Fundamental Principles of Insurance Contract

The Contract of Insurance is a contract whereby a person undertakes to indemnify another against a loss arising on the happening of an event or to pay a sum of money on the happening of an event. The person who insures is called “Insurer”. The person who effects the insurance is called the “Insured” or “Assured”. The price for the risk undertaken by the insurer and paid by the insured to the insurer is called “Premium” and the document which contains the contract of insurance is called “Policy”.

Following are the general principles of contract of insurance:

  1. Uberrimae Fidei: A contract of insurance is a contract uberrimae fidei, i.e. a contract requiring utmost good faith of the parties. So, all material facts which are likely to influence the insurer in deciding the amount of premium payable by the insured must be disclosed by the insured. Failure to disclose material facts renders the contract voidable at the option of the insurer.
  2. Insurable Interest: The assured must have, what is called “insurable interest” in the subject matter of the contract of insurance. “He must be so situated with regard to the thing insured that he would have benefit from its existence, loss from its destruction”.
  3. Indemnity: Every contract of insurance such as life insurance and personal accident and sickness insurance, is a contract of indemnity. So, the insurer pays the actual loss suffered by the insured. He does not pay the specified amount unless this amount is the actual loss to the insured.
  4. Mitigation of Loss: The insured must take reasonable precautions to save the property, in the event of some mishap to the insured property. He must act as a prudent uninsured person would act in his own case under similar circumstances to mitigate or minimize losses.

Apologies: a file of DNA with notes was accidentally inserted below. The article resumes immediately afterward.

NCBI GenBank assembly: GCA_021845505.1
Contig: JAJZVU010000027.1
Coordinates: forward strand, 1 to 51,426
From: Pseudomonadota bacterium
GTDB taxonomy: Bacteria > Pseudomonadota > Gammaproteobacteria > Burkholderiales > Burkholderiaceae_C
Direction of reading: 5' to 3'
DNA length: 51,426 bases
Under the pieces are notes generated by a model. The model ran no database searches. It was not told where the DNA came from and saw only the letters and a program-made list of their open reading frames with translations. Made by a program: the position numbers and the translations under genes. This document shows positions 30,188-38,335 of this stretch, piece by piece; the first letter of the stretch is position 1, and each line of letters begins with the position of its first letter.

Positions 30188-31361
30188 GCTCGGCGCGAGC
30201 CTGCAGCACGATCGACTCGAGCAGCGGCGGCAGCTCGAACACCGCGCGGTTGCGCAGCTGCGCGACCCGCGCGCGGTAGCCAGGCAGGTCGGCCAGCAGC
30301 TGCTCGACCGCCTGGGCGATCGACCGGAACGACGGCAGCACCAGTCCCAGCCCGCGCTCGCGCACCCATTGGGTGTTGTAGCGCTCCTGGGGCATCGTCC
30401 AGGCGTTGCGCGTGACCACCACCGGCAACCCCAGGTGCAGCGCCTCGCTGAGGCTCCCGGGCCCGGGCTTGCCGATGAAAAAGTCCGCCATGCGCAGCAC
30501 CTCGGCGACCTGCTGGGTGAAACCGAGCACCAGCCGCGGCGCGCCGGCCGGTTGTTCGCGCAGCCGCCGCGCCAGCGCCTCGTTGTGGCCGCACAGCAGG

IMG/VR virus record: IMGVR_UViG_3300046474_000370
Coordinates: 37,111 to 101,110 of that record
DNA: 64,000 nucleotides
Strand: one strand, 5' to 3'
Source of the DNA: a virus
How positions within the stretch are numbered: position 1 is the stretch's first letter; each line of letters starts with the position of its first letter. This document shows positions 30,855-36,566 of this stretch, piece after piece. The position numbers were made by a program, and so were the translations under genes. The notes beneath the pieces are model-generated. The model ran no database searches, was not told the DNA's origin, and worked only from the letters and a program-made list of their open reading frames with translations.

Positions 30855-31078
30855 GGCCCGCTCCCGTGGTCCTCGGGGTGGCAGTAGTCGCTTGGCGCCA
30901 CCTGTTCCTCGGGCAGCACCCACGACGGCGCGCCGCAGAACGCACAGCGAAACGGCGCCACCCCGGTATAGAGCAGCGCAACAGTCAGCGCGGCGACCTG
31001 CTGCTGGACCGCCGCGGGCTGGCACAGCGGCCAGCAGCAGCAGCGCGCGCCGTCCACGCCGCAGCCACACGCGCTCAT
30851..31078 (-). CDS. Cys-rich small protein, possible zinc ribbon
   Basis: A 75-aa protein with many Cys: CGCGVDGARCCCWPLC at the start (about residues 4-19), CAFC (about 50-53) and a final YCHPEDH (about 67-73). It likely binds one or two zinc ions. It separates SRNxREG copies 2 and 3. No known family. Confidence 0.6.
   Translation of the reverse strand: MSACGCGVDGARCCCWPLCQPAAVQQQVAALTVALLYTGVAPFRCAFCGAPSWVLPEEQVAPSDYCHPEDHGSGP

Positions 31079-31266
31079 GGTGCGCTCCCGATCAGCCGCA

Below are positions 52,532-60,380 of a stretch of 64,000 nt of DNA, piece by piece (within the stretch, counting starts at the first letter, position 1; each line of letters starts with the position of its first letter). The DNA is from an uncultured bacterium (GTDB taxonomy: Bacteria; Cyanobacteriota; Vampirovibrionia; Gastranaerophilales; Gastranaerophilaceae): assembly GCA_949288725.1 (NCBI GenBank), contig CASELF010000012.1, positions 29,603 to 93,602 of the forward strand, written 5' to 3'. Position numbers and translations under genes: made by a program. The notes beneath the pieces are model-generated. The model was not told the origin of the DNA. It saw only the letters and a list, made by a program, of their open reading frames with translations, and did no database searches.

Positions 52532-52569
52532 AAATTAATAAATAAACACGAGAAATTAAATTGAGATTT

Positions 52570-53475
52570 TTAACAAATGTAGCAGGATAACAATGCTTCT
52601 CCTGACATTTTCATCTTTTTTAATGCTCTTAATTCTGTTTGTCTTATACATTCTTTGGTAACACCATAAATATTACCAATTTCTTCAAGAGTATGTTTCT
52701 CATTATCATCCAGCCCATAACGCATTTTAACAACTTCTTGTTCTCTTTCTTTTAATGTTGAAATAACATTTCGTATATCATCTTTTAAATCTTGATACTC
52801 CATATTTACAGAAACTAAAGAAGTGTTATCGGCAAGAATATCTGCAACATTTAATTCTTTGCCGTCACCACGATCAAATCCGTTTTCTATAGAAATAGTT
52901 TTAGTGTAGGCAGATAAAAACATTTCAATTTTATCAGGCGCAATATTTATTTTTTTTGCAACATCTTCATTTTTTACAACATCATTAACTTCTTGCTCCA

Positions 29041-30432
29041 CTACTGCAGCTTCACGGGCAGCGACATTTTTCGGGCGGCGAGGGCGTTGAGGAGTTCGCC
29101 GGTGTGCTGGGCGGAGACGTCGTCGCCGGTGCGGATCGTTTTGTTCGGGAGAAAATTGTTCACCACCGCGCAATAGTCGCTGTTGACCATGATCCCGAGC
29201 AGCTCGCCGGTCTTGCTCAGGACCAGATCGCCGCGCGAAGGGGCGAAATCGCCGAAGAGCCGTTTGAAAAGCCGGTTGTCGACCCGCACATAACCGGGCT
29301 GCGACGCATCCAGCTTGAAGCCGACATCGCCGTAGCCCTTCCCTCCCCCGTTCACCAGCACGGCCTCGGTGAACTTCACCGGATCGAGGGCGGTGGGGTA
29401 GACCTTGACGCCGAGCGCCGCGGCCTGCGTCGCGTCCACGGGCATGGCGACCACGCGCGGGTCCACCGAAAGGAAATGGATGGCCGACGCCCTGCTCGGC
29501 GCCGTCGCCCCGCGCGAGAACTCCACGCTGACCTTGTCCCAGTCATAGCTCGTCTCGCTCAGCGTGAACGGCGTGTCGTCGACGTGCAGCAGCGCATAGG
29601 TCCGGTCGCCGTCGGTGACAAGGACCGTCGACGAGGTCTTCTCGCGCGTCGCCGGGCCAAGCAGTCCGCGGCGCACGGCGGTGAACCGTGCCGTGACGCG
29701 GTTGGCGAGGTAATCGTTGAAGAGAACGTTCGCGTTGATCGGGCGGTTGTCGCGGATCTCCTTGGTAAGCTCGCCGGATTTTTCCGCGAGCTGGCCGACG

5. Risk must Attach: The insurer must run the risk of indemnifying the insured. If he does not run the risk, the consideration for which the premium is paid, fails and consequently, he must return the premium paid by the insured.
  6. Causa Proxima: The insurer is liable for loss which is proximately caused by the risk insured against. The rule is “causa proxima non remota spectatur”, i.e. the proximate but not the remote cause is to be looked to. So, the loss must be proximately caused in order that the insurer is to become liable.
  7. Period of Insurance: Except in the case of life insurance, every contract of insurance comes to an end of the expiry of every year, unless the insured continues the same and pays the premium before the expiry of the year.
  8. Subrogation: According to the rule of subrogation, when the loss is caused to the insured by the conduct of a third party, the insurer shall have to make good such loss and then have a right to step into the shoes of the insured and bring an action against such third party who caused the loss to the insured. This right of subrogation is enforceable only when there is an assignment of cause of action by the insured in favour of the insurer. The doctrine of subrogation does not apply to life insurance.
  9. Contribution: Where there are two or more insurances on one risk, the principle of contribution applies as between different insurers. The aim of contribution is to distribute the actual amount of loss among the different insurers who are liable for the same risk under different policies in respect of the same subject-matter. In case of loss, any one insurer may pay to the assured the full amount of the loss covered by the policy. Having paid this amount, he is entitled to contribution from his coinsurers in proportion to the amount which each has undertaken to pay in case of loss of the same subject-matter.

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